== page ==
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“I want to give back to New York and to tennis what they gave me”


From our special correspondent in New York Loïc Grasset

Updated

He calls them “my girls” and “my guys”… Thirty years after the end of his career, the legend at the seven Grand Slam tournaments has turned into a super-coach. Shocked by the delirious cost of tennis schools, he chose to pass on his desire to win to young talents from underprivileged backgrounds. Many sponsors, including the French bank BNP Paribas, followed him in the adventure. Meeting with the champ.

You stopped your career thirty years ago. And yet you are still recognized in New York restaurants. What relationship do you have with fame?
John McEnroe. Somehow it always flatters my ego to be in people’s minds, to not have been forgotten. I owe it a lot to my activities as a tennis commentator on American TV where I still officiate on NBC, CBS or ESPN. That said, none of the kids in my academy had heard of me before they joined us. For the younger generations, I am a dinosaur.

Read also: John McEnroe, visit to the tennis bad boy academy

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You exaggerate. Slim, slender, you look in great shape. What is the secret of this longevity?
I have a good metabolism (laughs). In fact, until recently I played quite a bit on old glory circuits like the Champions Tour or the Senior Tour. We had to stay in shape. And then, I didn’t just go there for the fun and the show but also to offer the best show by being ready and sharp. And if possible win. It’s always better to win than to lose, right?

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Why this idea of ​​an academy?
I wanted to give back to New York and tennis what they gave me. A kind of inheritance. I had the chance to start in a privileged place, in Port Washington, not far from here with an exceptional Australian coach, Harry Hopman. I try, like him, to be in my turn a leader and a mentor for the new generations, to nourish him with my experience and my philosophy of tennis. You know: I was a ballboy in New York at the US Open. I have won the tournament four times, the last of which was in 1984. If one of my guys or girls from the Bronx, Manhattan or Queens won Flushing Meadows, it would give tennis a boost. And on a personal level, it would come full circle.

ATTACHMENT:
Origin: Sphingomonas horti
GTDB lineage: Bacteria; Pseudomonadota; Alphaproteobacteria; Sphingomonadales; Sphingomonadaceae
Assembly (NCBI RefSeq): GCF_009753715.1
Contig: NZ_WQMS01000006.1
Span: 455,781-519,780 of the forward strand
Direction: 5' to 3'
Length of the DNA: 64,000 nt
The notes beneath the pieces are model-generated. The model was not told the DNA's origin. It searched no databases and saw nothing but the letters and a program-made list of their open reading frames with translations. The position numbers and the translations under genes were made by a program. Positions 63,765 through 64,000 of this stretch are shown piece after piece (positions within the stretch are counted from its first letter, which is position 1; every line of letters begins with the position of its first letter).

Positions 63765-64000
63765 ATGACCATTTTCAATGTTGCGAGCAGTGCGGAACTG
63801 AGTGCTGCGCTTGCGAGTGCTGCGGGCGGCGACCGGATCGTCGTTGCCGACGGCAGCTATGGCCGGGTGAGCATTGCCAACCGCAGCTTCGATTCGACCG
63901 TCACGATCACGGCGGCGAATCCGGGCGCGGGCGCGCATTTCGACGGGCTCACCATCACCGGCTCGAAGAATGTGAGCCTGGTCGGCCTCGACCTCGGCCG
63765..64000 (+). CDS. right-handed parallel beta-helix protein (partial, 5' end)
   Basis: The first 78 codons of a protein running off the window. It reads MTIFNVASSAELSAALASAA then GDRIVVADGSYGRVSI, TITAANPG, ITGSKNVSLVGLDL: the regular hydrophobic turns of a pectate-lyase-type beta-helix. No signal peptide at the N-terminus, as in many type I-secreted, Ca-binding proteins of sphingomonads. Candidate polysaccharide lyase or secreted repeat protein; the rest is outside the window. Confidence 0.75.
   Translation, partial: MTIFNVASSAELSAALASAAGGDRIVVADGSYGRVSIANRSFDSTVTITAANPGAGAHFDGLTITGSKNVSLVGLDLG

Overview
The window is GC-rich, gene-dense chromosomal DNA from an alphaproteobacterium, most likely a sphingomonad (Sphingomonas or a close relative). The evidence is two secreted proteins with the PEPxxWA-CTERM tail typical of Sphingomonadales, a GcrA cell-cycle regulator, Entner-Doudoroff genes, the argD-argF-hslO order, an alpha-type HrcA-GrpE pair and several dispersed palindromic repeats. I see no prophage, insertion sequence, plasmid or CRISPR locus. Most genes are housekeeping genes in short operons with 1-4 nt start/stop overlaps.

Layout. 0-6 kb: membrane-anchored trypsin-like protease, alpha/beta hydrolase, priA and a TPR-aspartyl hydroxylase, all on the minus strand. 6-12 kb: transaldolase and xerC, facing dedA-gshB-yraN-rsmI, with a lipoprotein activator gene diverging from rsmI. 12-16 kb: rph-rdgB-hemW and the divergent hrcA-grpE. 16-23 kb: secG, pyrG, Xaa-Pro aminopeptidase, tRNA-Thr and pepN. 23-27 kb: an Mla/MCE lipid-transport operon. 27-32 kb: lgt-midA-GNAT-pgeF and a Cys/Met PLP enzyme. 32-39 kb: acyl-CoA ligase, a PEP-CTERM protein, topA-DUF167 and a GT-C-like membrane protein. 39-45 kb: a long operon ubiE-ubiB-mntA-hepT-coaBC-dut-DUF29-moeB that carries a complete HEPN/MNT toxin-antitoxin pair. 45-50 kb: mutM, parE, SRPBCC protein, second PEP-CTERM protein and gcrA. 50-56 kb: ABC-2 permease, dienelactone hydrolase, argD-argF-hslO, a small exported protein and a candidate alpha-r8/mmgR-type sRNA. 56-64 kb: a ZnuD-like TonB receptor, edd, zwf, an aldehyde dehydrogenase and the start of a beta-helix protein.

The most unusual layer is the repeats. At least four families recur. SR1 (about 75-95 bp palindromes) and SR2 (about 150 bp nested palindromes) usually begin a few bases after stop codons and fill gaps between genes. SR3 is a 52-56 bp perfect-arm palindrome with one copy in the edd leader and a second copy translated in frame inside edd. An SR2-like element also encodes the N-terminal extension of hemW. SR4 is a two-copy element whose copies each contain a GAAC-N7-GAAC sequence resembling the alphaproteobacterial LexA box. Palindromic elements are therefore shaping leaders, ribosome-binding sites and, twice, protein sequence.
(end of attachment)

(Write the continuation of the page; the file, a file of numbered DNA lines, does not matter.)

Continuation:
What do you bring to the children?
My energy, my ability to get into their heads and help them perform better. I want them to understand that tennis is a game of strategy. Like chess. You have to think, be one step ahead, get inside the opponent’s head, anticipate his moves and his tactical changes.

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Yet tennis is no longer a very democratic sport in the United States?
It’s two to three times more expensive than when I was a child. I would even say more: it has become overpriced. From 13-14 years old, to have the right coaches and hope to shine at the national level, you need a minimum budget of $50,000 per year. We can allow young people to afford this dream thanks to the partnership we have with the BNP by supporting the most promising talents. But this concerns only a small elite.

Before, athletes didn’t have a say in the face of artists, and stylists, they systematically lost. Today, brute force prevails over the beautiful game